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About Omaha daily bee. (Omaha [Neb.]) 187?-1922 | View Entire Issue (March 7, 1907)
THE OMAITA DAILY BEIT:- TTTTTRKPAY, MARCIT 7,' 1907.
NEWS OF INTEREST FROM IOWA
Of tic. 10 rAri
tockert arils ctrpfli.
Fine engravings at Letrerra.
Ed Rogers' Tony Faust beer.
Bee Schmidt's elegant new photos.
Plumbing and healing. Blxby Hon.
I,ewls Cutler, funeral director, 'phone 91.
Picture framing, Alexander's, tti B'way.
Woodring Undertaking company. Tel H.
Wateh repairing, O. Mauthe, 231 Went
JAR V 18 HAS OLDEST BOND WHISKY
IN THE C1TV.
NEW SPRING STYLES IN SPRING
OOOI8 AT HICKB'.
DIAMOND8 AS AN INVESTMENT.
TALK TO LKFFERT ABOUT IT.
For- Rent S-room mortem house; fur
nnce, bath, large yard; good neighborhood.
A. A. Clark St Co.
The Bricklayers' union of this city has
subscribed $60 towards the Young Men's
Christian Association building.
The West End Improvement club will
moot this evening at the county building.
Twenty-fourth street and Avenue B. -
Mrs. Ray Blxby. who was operated on
Tuesday at the tidmundaon hospital, was
yesterday reported to bs doing nicely.
The work of tearing down the old build
ing of the generai hospital on Ninth atreet
and Sixth avenue has been commenced.
BUDWEI8ER HOTTLKD BEER 18
SERVED ONLY AT FIRHT-CLA88 BARS
AND CAFES. L. ROHNFBLDT CO., Agta.
all, sizes of storm door4 btokm
Sash, btopjh windows and
weather strips at oeo. hoao-
Illinois nut coal, delivered, 16.50 per ton;
padra grate, $8.5u per ton. William Welsh,
Jt North Main street. Tel. 128. YardElghth
street and Eleventh avenue. Tel. in.
"WHISKY ONLK U PER QUART. JARVIS.
Three Northwestern freight cars standing
n the trnrks at Fifteenth street were
broken Into Monday night. A case of wine,
aoap and other merchandlHe were stolen.
D. S. Kerr has farms of different alses
to rent, either cash of crop rent. Houses
for sale on monthly payments. Tela. 417 and
M Red. 646 Broadway, Council Bluffs, la.
Spring time la coming. Now Js the time
to select your wall paper and get the work
done promptly and well, rive the new wall
paper at W. B. Hewetson's, Mttsonlo tem
ple. Council Bluffs, la.
Born to Mr. and Mrs. Carl F. Stough,
21" South Seventh street, yesterday, a
daughter. . Mrs. Stough Is a daughter of
Rev. and Mrs. O. W. Snyder of Bl. John s
English Lutheran church.
Come In snd let us show our spring stock
of carpets, rugs, linoleum, oil cloth, window
shades, lace curtains, ranges and xasol.n
stoves. We have one of the largest stocks
of house furnishings In the city. D. W.
Keller, 1J So. Main.
RING EITHER 'PHONE 1M AND
JARVIS WILL DELIVER. "ANY OLD
J. H. Foster of Marlon, division superin
tendent; W. E. Baronskl of Coon Rapids,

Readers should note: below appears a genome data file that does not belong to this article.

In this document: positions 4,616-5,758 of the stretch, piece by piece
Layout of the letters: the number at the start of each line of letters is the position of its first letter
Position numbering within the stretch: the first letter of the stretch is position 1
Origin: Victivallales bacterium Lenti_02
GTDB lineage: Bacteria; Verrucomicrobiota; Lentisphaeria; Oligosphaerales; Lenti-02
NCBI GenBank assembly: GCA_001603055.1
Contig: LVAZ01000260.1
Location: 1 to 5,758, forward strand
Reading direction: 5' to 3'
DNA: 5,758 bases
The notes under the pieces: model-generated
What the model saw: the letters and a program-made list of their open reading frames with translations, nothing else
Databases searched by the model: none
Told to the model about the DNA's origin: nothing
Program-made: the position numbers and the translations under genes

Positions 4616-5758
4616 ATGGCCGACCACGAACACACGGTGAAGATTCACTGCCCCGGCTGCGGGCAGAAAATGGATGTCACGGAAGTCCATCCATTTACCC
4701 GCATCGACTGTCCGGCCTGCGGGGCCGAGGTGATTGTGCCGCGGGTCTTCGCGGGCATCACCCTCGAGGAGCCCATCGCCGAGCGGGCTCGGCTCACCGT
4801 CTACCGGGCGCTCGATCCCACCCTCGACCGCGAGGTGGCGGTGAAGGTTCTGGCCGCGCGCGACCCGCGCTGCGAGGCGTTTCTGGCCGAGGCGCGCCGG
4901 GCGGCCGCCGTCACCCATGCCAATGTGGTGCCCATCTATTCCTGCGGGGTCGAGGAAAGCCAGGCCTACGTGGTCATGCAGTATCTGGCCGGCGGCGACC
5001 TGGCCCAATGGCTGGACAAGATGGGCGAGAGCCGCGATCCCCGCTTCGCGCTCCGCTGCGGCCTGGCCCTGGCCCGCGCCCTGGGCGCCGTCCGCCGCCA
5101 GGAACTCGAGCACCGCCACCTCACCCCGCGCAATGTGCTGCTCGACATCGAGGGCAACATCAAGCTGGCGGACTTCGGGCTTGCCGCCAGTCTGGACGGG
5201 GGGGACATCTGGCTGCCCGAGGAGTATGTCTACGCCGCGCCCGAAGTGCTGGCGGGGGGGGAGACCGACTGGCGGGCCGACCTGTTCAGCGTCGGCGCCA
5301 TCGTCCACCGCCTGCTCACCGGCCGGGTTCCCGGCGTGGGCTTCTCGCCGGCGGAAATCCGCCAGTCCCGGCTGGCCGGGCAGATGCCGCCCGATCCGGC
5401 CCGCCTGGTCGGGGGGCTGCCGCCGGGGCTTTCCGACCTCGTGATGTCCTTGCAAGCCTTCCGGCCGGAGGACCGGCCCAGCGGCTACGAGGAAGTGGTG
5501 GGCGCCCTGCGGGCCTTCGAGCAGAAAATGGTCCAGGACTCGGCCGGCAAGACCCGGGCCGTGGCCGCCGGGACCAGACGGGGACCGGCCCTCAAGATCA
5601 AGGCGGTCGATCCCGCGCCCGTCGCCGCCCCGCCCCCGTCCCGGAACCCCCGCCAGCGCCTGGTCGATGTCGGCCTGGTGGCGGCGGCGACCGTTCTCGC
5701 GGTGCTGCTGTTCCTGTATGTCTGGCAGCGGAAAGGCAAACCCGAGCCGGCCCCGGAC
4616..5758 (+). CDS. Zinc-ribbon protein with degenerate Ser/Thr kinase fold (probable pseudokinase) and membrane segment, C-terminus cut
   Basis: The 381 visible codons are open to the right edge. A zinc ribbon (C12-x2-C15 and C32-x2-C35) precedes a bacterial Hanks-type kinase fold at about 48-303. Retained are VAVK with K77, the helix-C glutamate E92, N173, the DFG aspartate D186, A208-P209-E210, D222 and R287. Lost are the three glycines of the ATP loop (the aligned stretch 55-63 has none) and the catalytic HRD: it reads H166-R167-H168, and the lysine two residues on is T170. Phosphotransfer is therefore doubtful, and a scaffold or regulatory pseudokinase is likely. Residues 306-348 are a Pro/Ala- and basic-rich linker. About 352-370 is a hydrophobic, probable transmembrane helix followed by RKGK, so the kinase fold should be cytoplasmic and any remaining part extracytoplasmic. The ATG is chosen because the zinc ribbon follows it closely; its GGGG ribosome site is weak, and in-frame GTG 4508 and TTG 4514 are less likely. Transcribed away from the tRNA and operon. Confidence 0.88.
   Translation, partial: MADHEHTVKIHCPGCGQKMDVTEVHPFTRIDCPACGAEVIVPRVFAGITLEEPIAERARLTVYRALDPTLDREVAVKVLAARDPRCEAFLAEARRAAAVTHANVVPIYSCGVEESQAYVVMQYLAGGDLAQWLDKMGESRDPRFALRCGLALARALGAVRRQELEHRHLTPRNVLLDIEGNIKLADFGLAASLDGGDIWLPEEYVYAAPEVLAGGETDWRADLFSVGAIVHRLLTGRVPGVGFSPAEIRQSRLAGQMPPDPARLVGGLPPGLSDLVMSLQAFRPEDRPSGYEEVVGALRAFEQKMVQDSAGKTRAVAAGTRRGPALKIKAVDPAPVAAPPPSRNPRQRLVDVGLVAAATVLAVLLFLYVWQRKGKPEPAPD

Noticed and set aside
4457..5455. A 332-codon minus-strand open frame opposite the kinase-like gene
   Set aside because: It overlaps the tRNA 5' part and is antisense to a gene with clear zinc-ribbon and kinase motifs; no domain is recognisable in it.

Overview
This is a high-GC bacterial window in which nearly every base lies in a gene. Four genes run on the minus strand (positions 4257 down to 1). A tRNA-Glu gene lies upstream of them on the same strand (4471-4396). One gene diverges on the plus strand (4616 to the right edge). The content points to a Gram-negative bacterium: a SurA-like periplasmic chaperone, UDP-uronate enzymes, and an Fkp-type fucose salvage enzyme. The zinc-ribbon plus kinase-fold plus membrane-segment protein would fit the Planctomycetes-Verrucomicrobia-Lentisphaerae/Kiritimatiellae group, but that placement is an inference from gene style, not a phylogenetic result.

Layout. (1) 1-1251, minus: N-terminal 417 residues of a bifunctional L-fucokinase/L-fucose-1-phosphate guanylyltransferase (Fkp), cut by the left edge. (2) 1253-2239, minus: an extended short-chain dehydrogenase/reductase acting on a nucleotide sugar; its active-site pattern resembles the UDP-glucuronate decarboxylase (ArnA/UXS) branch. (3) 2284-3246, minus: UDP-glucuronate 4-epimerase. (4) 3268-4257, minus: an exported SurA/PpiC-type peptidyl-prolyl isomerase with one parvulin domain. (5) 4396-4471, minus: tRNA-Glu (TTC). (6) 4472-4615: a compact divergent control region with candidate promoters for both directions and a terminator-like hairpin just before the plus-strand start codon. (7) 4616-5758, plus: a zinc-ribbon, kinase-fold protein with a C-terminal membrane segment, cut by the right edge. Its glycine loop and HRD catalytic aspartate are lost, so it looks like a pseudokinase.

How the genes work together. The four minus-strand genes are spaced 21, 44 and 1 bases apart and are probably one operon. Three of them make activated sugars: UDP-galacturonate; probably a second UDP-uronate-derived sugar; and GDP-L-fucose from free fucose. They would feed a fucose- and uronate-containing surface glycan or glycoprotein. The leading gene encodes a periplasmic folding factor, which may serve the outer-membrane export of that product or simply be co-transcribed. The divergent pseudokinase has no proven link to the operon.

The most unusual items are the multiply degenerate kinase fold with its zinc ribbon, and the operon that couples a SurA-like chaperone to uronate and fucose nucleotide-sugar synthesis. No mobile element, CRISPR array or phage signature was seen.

road master; A. H. Wllklns of Perry, train
master, and Q. W. Blair of Cedar Rapids,
division passenger agent, comprised a party
of Milwaukee railroad officials who spent
Tuesday night In Council Bluffs and left
yesteraay morning on a tour of Inspection.
Having Installed the latest and most Im
proved machinery, we are prepared to
clean everything ' that Is cleanable In
double carpets, clothing, plumes, gents'
hats, portieres, etc. Fine laces dyed to
match sample. Work called for and de
livered. Council Bluffs Cleaning Company,
Dye. Works and Rug Factory, 84 North
Main. Both 'phones 616.
CENTRAL FLOUR, $1.06 PER SACK;
KVERY SACK WARRANTED. CENTRAL
GROCERY AND MEAT MARKET.
JARVIS DON'T KEEP OLD WHISKIES
HE SELLS THEM.
Licenses to wed were Issued yesterday to
Name and Residence. Ate.
T. C. Thomsen, Neola. Ia 36
Mabel Drury, Neola, Ia 20
Stephen C. Jaoobson. Council Bluffs 25
Edith Beecroft, Council Bluffs 20
Oscar Frleder, Omaha v 27
Laura E. Anderson, Seward, Neb.... 24
J. W. Hostetter, Bartlett, Ia 36
Mdna Btateler, Bartlett, la 20
Charles Coleman, Omaha 21
Rosa Hahn, Omaha 21
Charles E. Cootes, Omaha 26
Lydla J. Sprecher, Omaha 30
Christian Peterson, Council Bluffs 34
Frances C. Larsen, Council Bluffs 29
Hugo Lehman, Treynor. Ia 20
Alma Roenfeldt. Mlneola. Ia 21
Wallace E. Meneray, Council Bluffs 21
Edith N. Sackrlder, Council Bluffs 18
TO MAKE MONEY AND MAKE IT
QUICK. BUY A LOT IN LAUREL
HEIGHTS TERRACE ADDITION TO
SAN ANTONIO, the largest v snd most
beautiful city In Texas; adjoins the must
aristocratic addition; splenlM outlook,
lovely surroundings; golden opportunity for
mall lavtstors; 100 per cent profit In ne
or two years; prices $300 to 12,000, one-third
cash, balance In one, two and three years
at 7 per cent Interest. Hava recently been
over this addition. For p.irtlrutiirf call on
or address W. L. Tulleys gt Son, 102 Main
street. Council Bluffs, Ia.
Krnger Hurl Five Hnndred Dollars.
August Kruger, the wealthy and elderly
farmer of Huncock, who last September
hot and seriously wounded Dr. A. Stevens
without provocation and was only cap
tured after a battle lasting nearly the en
tire afternoon, during which Krugor was